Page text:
It seems like a PIA to have to do extra steps as opposed to just pouring, but if you don't want  to have to fill in scale bowling ball holes it's worth the extra effort. 

As for the bubbles in the above picture, "what bubbles" Smiley  Your stones look marvelous!
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« Reply #26 on: November 21, 2012, 01:17:36 PM »

If you are concerned that these stones appear too rough, you could cast some smoother ones to mix in. I thing that this is now more noticeable, because you have a larger grouping/assemblage of weathered stones.  Maybe if you do some slightly smoother ones...use more of those mixed in for the areas of the abutment that got less wear and erosion, and the rougher ones for around the base and water sides.

Hey Marty, Dallas, Marc and Russ,

Many thanks for your kind words and your advices and that helped me to move into the right direction. Marc, you hit the nail on the head. However as things are now I am not satisfied with my current attempts (bottom row is not completet yet):



All in all the chiseling pattern is too rough compared to what I have as impression from the original photos such as this:




I think this would be not too bad for scale 1/32 and larger but not for 1/50 :-(

So back at square one, I will try to achieve a smoother surface but with about the same texture. No idea how to put that into practice. I've already replaced the steel brush with an brass one. Now I will try a glass fibre pen. Hope this will work ...

Here a photo that reveals wonderfully the atmosphere on the Rhine banks towards the end of the 19th century...



Peter
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« Reply #27 on: November 21, 2012, 05:07:11 PM »

Imperfect or not, that wall looks very, very good. -- Russ
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« Reply #28 on: November 22, 2012, 12:43:19 AM »

What about using a different material for the master, something that is more pliable,...something like styrene, that is soft enough to take and retain very small and fine impressions.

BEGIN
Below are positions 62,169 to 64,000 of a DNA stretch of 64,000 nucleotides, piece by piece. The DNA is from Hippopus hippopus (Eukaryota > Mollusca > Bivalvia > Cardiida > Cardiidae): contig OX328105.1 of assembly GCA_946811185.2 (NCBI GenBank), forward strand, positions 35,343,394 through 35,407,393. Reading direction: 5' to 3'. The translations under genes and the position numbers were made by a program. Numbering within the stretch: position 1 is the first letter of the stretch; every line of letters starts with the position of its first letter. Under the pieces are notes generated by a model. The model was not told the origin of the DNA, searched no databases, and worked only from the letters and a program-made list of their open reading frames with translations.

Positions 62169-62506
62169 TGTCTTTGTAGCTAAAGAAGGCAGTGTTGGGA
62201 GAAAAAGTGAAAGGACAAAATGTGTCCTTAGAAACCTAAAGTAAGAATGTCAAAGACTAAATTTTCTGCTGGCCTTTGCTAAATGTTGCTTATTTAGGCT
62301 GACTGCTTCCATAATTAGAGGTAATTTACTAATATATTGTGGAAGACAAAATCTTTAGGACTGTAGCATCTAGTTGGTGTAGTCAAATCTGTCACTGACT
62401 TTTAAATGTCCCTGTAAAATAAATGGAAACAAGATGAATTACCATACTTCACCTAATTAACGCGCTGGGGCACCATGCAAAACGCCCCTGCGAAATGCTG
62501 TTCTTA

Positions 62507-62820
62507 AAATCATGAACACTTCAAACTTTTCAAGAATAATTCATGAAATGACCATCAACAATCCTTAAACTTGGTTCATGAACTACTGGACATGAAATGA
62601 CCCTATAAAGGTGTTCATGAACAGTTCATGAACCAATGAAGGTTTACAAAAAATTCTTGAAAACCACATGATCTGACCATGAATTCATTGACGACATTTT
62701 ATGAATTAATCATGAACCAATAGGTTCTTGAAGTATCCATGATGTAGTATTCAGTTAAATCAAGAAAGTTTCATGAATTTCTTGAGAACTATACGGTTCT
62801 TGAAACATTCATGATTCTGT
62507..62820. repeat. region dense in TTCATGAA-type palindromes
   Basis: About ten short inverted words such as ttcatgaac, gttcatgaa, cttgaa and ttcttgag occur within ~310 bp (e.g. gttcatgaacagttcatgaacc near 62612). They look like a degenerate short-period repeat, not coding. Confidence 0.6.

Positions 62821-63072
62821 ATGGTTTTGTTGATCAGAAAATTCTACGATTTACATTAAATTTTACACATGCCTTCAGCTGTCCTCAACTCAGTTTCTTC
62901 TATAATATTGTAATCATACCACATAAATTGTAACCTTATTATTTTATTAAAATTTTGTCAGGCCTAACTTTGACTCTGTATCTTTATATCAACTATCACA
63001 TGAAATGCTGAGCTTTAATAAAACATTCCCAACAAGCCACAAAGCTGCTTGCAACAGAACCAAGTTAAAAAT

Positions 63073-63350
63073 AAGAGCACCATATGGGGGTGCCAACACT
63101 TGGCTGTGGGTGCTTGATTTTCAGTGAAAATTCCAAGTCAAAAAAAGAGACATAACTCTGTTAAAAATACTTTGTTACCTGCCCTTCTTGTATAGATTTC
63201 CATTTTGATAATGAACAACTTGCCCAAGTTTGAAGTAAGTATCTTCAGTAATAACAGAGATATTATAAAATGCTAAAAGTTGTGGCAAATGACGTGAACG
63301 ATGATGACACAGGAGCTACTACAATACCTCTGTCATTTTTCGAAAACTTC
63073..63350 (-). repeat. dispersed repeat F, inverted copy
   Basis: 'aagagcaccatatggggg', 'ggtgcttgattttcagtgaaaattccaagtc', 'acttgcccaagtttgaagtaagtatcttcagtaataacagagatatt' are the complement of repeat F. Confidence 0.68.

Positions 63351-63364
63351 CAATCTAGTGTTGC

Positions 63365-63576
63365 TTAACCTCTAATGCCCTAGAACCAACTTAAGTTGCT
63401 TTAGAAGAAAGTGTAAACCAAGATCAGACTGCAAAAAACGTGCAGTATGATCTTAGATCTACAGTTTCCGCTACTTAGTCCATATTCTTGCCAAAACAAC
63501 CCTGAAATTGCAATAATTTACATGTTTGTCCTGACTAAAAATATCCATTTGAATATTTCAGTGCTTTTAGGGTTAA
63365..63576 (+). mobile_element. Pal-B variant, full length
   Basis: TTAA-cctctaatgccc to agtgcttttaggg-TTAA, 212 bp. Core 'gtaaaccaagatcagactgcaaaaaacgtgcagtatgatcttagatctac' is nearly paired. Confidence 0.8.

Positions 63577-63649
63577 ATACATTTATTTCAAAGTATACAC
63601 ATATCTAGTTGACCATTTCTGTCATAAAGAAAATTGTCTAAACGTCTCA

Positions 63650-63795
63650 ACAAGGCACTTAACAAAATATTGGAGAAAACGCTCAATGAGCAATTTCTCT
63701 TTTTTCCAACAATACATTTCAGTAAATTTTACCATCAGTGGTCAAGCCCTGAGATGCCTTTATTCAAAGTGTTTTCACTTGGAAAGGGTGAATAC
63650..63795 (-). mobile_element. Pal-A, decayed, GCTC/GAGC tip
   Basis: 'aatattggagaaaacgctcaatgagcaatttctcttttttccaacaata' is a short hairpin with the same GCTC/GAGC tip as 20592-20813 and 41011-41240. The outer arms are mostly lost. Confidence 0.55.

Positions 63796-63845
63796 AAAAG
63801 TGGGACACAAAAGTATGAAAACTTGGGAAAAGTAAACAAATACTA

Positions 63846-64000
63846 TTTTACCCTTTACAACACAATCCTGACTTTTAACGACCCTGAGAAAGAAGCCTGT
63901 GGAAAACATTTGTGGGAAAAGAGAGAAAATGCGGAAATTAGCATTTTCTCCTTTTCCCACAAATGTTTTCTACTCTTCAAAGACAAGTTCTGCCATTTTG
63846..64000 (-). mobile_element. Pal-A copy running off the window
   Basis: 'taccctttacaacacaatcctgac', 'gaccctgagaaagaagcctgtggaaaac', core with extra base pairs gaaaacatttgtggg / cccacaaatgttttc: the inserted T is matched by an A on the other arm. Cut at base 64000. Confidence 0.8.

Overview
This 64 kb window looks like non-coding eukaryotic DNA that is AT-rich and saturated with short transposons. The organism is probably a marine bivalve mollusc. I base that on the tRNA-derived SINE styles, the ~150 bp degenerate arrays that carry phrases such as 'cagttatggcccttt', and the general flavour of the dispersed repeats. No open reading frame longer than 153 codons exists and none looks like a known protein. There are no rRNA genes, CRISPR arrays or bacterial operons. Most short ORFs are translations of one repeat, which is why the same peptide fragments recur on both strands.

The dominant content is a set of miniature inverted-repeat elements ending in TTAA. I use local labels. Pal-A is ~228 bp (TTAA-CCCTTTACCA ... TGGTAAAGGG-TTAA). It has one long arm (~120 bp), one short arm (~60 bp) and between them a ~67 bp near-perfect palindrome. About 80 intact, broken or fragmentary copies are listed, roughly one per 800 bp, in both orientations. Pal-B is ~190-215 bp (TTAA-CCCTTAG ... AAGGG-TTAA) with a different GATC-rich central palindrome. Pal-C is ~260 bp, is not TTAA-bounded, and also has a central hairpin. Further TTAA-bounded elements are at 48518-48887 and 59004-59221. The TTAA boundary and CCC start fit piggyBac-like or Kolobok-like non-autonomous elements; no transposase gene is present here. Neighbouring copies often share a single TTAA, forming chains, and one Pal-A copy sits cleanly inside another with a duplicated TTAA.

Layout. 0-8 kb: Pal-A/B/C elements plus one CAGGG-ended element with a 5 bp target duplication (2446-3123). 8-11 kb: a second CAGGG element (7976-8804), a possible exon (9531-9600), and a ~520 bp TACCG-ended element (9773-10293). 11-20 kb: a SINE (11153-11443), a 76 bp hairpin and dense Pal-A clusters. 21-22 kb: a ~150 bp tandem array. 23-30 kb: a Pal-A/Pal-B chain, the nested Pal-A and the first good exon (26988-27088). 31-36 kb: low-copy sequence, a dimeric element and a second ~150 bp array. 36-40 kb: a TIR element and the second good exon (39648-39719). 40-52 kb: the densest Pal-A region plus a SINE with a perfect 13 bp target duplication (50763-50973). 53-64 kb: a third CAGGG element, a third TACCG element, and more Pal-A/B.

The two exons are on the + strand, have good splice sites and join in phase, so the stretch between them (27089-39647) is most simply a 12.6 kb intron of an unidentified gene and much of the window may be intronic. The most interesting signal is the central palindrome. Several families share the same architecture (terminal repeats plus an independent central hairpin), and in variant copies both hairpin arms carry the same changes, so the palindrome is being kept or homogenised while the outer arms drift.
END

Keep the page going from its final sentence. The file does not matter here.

...along that same vein, what about building up a texture, in the same manner that armor modelers create cast iron and rusted surfaces...you can use thinned Tamiya putty, Mr Surfacer and liquid plastic solvent/glue to get different effeccts. These can then be smoothed, eased and sanded using steeel wool and/or fine sandpaper.....afterwards you can also go back in and add additional chisel marks and impressions with dental tools and such.....and if you get too rough in one area/point, you can ease/smooth it by applying some liquid solvent.

Just a thought.
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« Reply #29 on: November 24, 2012, 11:07:43 AM »

I've cast a lot of individual bricks and I always add a drop or two of dishwashing detergent into the plaster before pouring into the cast. This reduces the surface tension of the water and consequently reduces the amount of bubbles significantly in the final cast. If you are looking fior variation in the quality of stone tooling you can use a variety of wire brushes: steel, brass, nylon etc.

You are getting great results, so please take my suggestions with a grain of salt.

I also belive that Schaffhausen has another interesting feature, started by a gentleman from Boston, The IWC factory.